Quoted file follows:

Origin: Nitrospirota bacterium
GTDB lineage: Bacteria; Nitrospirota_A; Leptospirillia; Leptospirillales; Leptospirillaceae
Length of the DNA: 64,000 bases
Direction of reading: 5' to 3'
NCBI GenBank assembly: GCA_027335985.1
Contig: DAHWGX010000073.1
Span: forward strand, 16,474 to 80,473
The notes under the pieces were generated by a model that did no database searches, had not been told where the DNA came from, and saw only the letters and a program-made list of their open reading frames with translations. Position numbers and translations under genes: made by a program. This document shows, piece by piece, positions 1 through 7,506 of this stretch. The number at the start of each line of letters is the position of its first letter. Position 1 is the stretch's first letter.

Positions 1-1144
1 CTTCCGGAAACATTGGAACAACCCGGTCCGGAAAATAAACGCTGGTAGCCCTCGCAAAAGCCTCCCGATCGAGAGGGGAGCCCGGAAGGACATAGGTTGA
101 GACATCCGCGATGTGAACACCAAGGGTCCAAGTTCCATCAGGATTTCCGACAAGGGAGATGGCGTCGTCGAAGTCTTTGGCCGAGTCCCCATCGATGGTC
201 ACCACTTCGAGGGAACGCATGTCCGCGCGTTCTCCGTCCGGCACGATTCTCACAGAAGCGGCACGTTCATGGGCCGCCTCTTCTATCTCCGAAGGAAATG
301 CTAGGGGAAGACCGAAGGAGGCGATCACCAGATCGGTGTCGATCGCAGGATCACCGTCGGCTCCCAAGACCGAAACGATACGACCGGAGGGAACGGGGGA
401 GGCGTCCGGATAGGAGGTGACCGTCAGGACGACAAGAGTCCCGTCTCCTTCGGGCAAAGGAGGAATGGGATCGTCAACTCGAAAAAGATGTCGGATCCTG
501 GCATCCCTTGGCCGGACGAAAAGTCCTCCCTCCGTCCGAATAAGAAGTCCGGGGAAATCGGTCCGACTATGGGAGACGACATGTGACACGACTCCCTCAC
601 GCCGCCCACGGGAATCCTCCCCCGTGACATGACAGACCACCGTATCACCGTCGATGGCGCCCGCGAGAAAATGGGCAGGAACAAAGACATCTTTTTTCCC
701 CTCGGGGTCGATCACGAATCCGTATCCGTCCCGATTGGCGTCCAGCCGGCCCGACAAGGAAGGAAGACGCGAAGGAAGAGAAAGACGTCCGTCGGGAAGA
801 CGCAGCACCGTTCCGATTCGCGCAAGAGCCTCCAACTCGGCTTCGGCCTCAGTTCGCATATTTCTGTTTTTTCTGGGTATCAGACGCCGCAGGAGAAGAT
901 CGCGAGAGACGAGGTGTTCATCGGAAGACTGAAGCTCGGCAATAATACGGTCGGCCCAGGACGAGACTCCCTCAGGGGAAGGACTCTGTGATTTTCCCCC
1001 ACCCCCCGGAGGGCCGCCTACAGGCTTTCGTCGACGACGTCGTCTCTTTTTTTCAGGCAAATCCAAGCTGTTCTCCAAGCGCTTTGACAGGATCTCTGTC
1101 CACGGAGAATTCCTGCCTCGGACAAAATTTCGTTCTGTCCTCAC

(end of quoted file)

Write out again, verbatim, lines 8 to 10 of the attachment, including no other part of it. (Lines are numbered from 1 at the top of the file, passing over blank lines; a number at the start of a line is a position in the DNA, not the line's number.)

The notes under the pieces were generated by a model that did no database searches, had not been told where the DNA came from, and saw only the letters and a program-made list of their open reading frames with translations. Position numbers and translations under genes: made by a program. This document shows, piece by piece, positions 1 through 7,506 of this stretch. The number at the start of each line of letters is the position of its first letter. Position 1 is the stretch's first letter.

Positions 1-1144
1 CTTCCGGAAACATTGGAACAACCCGGTCCGGAAAATAAACGCTGGTAGCCCTCGCAAAAGCCTCCCGATCGAGAGGGGAGCCCGGAAGGACATAGGTTGA